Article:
5 of 5 people found the following review helpful
on 12 January 2012
This is an oustanding set, full of detail, that stands repeated listening without any trace of fatigue. In fact I find that each time I hear it I discover something new about the work and continue to admire the interpretation and performance. As a SACD set of two discs the dynamic range is very wide, so that when the vocal alto soloist (Petra Lang who is superb) comes in the sound volume contrasts strongly with the orchestral climaxes in the earlier movements. This phenomen can take a little time to get accustomed, but it is a realistic level that one encounters in a live performance in the concert hall. Nevertheless on good quality hi fi equipment it gives an accurate and thrilling sound very much reminding me of the live performances of Mahler works that I heard under Chailly in the Concertgebouw Hall in Amsterdam during the late 1990s and early 2000s. The clarity of the Decca sound is marvellous with a huge dynamic range, massive banks of sound when the orchestra is at full bore contrasted with very quiet passages and lots of instrumental detail.
The final movement is marvellous with the fantastic ending on the double sets of drums that is absolutely perfect and far, far better than any other version of the work that I have ever heard(Haitink two versions: Concertgebouw and the Chicago Symphony, Rattle: City of Birmingham Symphony, Abbado: Berlin Philharmonic live, Tennsted:The London Philharmonic and finally Gergiev: The London Symphony live). I believe Chailly was voted top recording of this work on BBC Radio 3 CD Review, an opinion I fully endorse from my frequent listening of the performance. While I enjoy all the other performances that I have mentioned, Chailly is the recording to live with!
3 of 3 people found the following review helpful
Until recently, my favourite version of the Symphony was Haitink’s Philips recording with the Concertgebouw. It is an extremely well thought out, paced and superbly played by the orchestra that seemingly can always be relied on to produce the finest Mahler performances. This is, however, well over forty years old and so the once excellent sound engineering can’t quite compete with more recent recordings. The problem has been that none of the more recent versions were as good.
Thankfully Chailly’s version is like a well-polished refurbishment of the original Haitink / Philips recording. The sound could hardly be bettered in a work that craves good sound quality because of the colourful orchestration and the antiphonal effects throughout. Chailly matches Haitink and the Concertgebouw are at their best. I can’t say this is the best available – I haven’t heard them all but you really can’t go far wrong with this superb recording.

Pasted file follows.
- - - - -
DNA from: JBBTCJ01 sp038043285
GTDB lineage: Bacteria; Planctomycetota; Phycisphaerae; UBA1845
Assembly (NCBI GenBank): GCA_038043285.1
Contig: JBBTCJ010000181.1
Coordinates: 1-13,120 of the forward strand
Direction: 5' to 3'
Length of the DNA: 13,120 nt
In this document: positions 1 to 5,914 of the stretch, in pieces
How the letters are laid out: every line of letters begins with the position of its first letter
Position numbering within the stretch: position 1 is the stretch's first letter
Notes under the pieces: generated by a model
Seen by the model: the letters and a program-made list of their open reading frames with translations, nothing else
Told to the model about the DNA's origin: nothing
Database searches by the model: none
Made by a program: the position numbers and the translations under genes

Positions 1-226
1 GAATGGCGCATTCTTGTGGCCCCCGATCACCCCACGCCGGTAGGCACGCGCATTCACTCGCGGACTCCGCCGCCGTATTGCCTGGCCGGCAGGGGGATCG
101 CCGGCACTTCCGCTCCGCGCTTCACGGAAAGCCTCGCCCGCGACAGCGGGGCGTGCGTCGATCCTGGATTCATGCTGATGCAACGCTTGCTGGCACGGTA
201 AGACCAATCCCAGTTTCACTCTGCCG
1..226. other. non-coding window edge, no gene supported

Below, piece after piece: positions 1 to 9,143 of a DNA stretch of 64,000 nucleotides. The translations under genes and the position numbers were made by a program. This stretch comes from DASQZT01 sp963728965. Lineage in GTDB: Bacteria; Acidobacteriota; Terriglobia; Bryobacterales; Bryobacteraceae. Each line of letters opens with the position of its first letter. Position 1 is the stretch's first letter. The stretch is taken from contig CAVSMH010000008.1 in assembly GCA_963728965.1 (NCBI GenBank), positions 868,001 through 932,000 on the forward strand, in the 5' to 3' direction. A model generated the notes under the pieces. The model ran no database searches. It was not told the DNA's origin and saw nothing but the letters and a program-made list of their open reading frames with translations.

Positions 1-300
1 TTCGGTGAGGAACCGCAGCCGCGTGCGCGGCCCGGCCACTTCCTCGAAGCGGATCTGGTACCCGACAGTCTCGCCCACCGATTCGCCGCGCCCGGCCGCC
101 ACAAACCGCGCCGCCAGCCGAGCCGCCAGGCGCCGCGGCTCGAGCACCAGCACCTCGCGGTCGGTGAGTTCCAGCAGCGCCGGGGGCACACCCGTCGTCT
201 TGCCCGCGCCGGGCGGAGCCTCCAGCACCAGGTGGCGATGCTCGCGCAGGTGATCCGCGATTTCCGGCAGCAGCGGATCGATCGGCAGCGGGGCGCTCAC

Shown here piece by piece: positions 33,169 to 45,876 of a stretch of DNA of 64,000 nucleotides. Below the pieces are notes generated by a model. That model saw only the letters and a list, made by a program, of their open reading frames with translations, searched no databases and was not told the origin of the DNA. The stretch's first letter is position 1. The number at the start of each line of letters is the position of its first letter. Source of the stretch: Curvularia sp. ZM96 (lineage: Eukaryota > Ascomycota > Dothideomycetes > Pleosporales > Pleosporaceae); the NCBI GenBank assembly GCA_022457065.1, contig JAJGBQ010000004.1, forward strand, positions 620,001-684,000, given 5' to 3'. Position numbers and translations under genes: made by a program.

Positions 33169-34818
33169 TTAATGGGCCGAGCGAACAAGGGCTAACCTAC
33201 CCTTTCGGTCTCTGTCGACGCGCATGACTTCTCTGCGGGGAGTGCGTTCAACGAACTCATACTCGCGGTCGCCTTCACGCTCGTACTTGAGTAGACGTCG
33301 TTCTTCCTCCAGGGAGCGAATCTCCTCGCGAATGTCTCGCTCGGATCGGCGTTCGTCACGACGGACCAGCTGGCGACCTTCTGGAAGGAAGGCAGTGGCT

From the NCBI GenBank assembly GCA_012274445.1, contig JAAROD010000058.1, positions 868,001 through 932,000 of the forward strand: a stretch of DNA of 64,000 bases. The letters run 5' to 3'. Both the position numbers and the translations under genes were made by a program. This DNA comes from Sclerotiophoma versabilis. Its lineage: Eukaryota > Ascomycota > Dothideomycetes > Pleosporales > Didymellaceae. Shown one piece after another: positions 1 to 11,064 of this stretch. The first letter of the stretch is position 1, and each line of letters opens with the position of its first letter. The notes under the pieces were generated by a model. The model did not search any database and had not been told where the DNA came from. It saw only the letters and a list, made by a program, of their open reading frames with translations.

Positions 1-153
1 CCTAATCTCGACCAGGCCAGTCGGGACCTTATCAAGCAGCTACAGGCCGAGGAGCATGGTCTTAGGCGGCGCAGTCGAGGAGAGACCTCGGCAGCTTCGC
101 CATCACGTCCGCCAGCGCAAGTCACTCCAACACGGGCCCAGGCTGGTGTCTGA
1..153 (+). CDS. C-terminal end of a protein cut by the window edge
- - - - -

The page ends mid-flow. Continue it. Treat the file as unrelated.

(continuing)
on 14 December 2014
I'm relatively new to Mahler and after becoming a Bruckner symphony fanatic I thought that I would grasp and understand Mahler's music fairly easily, but I was mistaken; His music is vastly more complex than anything I had listened to before. It was eventually the 2nd and 5th symphonies that allowed me a foot in the door to the world of this musical genius, then subsequently the 1st, 4th, 6th and 7th symphonies followed quite easily, however the 3rd has taken some time to grow on me...
I always found the opening of the symphony exciting and promising (the 8-horn fanfare) but was then put off by the following high-pitch horn motif which really seemed to grate me, although I think to a certain degree this motif and the opening of the 1st movement in general is supposed to create a feeling of unease and discomfort, which is all part of Mahler's great plan.
I recently set aside some time to be alone, sit down and listen to and absorb the whole symphony fully, to see if I could finally "crack this nut"; and crack it I did. One hour and thirty minutes later I emerged from my lounge feeling battered, bruised, slightly confused and yet at the same time elated, my heart still pounding, doubtless that I had just experienced something great. A few more listens later and I am still only scraping the surface of this amazing and epic world that is Mahler's 3rd Symphony. For me the feeling is the same as with some of Bruckner's symphonies: you don't come away merely humming a catchy melody (in fact I don't think I can recall a single one still), but instead you come away with something greater, at a higher, emotional level; a feeling that you have actually personally experienced something - and survived it.
I'm a great fan of Chailly and the Concertgebouw Orchestra; not only do they always sound great but they always seem to take a fresh take on a particular work. I generally make sure I sample as many different recordings of a work as I can, and while I don't favour any of their Bruckner recordings to the competition, when it comes to their Mahler series I think Chailly and the RCO has really excelled. I certainly favour their recording of Symphonies 1, 3, 5 and 7 above any other so far, especially the 5th which is outstanding (just in case you are interested, my preference for the 2nd, 3rd and 6th Symphonies must all go to Fischer for not only outstanding performances but the truly amazing sonics that really show off my sound system).
A highly recommended purchase.